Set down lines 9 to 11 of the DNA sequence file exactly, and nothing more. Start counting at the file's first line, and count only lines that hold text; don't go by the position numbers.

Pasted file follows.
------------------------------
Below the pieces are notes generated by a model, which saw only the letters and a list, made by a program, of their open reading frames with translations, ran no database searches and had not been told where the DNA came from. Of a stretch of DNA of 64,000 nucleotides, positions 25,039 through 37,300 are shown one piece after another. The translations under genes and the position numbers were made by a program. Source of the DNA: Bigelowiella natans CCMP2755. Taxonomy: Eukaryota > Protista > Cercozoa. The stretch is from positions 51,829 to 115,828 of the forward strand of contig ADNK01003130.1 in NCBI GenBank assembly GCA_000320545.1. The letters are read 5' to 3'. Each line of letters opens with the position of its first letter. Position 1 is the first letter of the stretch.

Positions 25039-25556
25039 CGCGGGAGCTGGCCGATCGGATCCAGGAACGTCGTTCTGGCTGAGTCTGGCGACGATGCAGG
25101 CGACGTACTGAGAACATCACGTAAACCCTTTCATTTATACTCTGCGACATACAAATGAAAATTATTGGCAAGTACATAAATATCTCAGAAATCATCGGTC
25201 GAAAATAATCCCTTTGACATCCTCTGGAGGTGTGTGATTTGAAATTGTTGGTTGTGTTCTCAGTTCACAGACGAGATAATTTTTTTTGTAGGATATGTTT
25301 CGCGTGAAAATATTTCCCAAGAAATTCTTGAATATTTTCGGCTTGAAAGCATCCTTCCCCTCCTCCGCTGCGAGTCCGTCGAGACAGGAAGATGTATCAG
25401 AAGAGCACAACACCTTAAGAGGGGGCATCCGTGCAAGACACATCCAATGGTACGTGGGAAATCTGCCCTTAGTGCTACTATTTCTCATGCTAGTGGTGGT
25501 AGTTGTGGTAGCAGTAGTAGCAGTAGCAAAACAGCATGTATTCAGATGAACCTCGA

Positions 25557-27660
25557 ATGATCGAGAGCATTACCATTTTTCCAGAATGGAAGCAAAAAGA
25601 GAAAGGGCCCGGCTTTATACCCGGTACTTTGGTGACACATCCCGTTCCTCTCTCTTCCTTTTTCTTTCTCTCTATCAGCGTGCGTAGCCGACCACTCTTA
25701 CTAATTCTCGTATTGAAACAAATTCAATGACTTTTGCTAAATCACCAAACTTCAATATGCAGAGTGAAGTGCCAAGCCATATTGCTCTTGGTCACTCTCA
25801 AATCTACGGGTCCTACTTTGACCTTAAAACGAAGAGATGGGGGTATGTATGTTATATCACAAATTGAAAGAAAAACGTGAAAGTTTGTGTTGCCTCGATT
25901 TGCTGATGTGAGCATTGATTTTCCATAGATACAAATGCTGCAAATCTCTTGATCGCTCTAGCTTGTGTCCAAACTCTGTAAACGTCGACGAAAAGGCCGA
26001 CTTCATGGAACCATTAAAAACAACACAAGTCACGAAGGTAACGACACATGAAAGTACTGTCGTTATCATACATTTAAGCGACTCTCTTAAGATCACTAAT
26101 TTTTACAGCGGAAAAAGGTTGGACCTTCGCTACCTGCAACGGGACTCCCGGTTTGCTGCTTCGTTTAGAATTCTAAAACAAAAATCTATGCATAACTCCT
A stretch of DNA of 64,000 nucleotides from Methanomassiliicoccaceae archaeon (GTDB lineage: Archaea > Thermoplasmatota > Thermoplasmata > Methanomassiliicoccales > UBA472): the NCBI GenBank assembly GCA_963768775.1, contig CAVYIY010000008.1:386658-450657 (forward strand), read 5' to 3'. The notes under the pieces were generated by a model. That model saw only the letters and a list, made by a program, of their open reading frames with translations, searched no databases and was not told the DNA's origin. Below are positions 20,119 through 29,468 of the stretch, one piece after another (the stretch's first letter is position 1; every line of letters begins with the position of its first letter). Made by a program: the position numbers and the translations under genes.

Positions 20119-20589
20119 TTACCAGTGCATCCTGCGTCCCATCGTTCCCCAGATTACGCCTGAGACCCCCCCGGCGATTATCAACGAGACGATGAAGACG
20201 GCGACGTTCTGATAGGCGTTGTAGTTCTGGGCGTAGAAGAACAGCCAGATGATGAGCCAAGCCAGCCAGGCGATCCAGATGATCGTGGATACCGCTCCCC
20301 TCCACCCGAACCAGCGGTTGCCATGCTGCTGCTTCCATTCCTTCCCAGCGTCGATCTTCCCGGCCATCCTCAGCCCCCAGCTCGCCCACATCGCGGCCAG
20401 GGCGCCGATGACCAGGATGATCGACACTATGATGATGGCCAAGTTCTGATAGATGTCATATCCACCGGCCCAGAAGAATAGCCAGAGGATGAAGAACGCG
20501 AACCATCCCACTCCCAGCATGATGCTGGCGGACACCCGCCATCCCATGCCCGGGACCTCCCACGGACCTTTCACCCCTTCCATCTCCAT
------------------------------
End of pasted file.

Positions 25557-27660
25557 ATGATCGAGAGCATTACCATTTTTCCAGAATGGAAGCAAAAAGA
25601 GAAAGGGCCCGGCTTTATACCCGGTACTTTGGTGACACATCCCGTTCCTCTCTCTTCCTTTTTCTTTCTCTCTATCAGCGTGCGTAGCCGACCACTCTTA